Photo stories by Rohit Jain
Text by Jitendra Bisht
More than 36 years ago, in the early hours of 03 December 1984, around 35-40 tonnes of methyl isocyanate (MIC) leaked from the Union Carbide India Ltd. (UCIL) factory in Bhopal, Madhya Pradesh. The leaked gas from the factory, a subsidiary of the US chemicals manufacturer Union Carbide Corporation (UCC), gradually covered an area of around 40 square km, killing more than 3700 people (15,000-20,000 as per individual claims) and affecting around 6,00,000 in total  . Pregnant women miscarried as they ran, children died in their parents’ arms, and hospitals were overwhelmed.
Widely known as the “world’s worst industrial disaster”, the Bhopal gas leak was a dreadful wake-up call for India’s policymakers. Before the tragedy, practically no industrial disaster safeguard policies or sui generis laws were in place in the country. The accused were tried under the Indian Penal Code sections pertaining to homicide and death due to negligence.
In the years following the tragedy, though, several acts and rules were passed to deal with such contingencies effectively. The Bhopal Gas Leak Disaster (Processing of Claims) Act 1985 (Act, hereafter) was passed in the immediate aftermath of the incident. The Act conferred the power to legally represent the victims on the central government, intending to ensure speedy, effective, and equitable settlement of claims . Contrary to the Act’s mandate, however, the compensation and individual claim settlement process have been endless, holding vital lessons on how not to handle such a tragedy.
Initially, there was a tussle between the UCC ($5 million) and the Indian government ($3.3 billion) over the compensation amount . Eventually, as part of an out-of-court settlement in 1989 — four years after the tragedy — both parties agreed on $470 million as compensation [ibid]. However, this settlement was reached without involving victims and their families . As part of its order, the Supreme Court of India (SCI) quashed all criminal cases borne out of the disaster and transferred all civil lawsuits to its jurisdiction, concluding all settlements [ibid].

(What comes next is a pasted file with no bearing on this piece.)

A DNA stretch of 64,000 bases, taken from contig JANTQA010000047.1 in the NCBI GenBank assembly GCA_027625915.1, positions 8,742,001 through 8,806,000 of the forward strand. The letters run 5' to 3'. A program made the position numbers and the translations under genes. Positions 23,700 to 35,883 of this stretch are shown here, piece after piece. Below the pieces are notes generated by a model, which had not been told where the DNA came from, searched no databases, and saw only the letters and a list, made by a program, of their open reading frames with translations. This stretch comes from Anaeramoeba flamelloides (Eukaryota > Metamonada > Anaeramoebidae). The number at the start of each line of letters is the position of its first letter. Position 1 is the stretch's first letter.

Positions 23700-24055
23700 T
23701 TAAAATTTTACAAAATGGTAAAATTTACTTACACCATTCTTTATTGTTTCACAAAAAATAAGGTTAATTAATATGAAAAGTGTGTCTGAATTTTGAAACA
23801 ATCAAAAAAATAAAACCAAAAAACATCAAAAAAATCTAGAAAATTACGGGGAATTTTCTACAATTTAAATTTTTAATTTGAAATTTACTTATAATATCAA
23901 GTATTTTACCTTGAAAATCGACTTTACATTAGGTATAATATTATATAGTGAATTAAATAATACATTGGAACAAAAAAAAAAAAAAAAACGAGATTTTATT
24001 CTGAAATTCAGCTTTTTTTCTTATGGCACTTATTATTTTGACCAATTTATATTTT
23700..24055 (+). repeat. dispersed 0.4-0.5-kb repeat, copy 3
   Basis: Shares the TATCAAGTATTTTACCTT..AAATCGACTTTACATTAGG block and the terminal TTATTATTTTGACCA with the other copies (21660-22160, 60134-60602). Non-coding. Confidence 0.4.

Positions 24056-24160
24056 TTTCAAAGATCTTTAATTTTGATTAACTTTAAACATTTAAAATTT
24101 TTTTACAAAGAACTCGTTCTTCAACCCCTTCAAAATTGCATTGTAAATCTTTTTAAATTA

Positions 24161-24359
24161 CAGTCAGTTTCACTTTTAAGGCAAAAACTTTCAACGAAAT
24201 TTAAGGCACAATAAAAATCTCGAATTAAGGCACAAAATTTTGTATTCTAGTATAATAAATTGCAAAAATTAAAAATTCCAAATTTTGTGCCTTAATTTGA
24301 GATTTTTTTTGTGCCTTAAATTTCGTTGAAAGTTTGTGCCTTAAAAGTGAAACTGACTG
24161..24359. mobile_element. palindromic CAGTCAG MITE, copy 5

Thus, not only did the government settle for approximately 14% of its initial estimate of losses, SCI endorsed the settlement without consulting the victims, leaving no room for victims filing criminal lawsuits against UCC in future. The SCI order endorsing the amount was based on its then estimate of 2,05,000 victims (including casualties) [ibid]. However, as per official data, by October 2014, compensation had been awarded by the government to 5,74,386 victims and dependents  – far above the initial estimate that was used to justify the amount paid by UCC. Government agencies started disbursing the compensation amount only in 1991-92, seven years after the tragedy. The process went on till 2014, with some receiving as low as INR 26,000 .
The gas leak was just the beginning. Since the early 1990s, studies have been conducted on soil and water samples from the areas in the factory’s vicinity that show high levels of toxic chemicals in the environment. One study from 1990 showed high levels of Dichlorobenzenes — a chemical that damages the liver, kidneys, respiratory, and nervous system — in drinking water samples . Another study from 2009 showed the presence of pesticides 40 times above the permissible limit in groundwater samples from areas over 3 km away from the factory site . In Bhopal, the chromosomal abnormalities and carcinogenic effects caused by MIC exposure have lingered on . Cerebral palsy, muscular dystrophy, Down’s syndrome, cancer, blindness, hypertension, attention deficit hyperactivity disorder, and learning difficulties are some common ailments found in the population, particularly the survivors.
While the physical and psychological impact of the disaster compounded, the compensation, monetary or otherwise, did not. That also holds true for the disaster’s impact on the area’s living environment, as those in power never accounted for the losses to soil health, aquifers, surface water bodies, flora, and fauna, etc.
Since the Bhopal disaster, there have been more than two dozen major and minor industrial accidents in India even as new hazardous waste management rules have been brought in, and its disaster management infrastructure has evolved considerably. Whether enough lessons have been learnt in handling the aftermath of an industrial disaster is still up for debate.
This photo project was made possible by a grant from the Pulitzer Center on Crisis Reporting.
Rohit Jain is an independent social documentary photographer and short story writer based in New Delhi, India. His works focus on human and life development photo stories.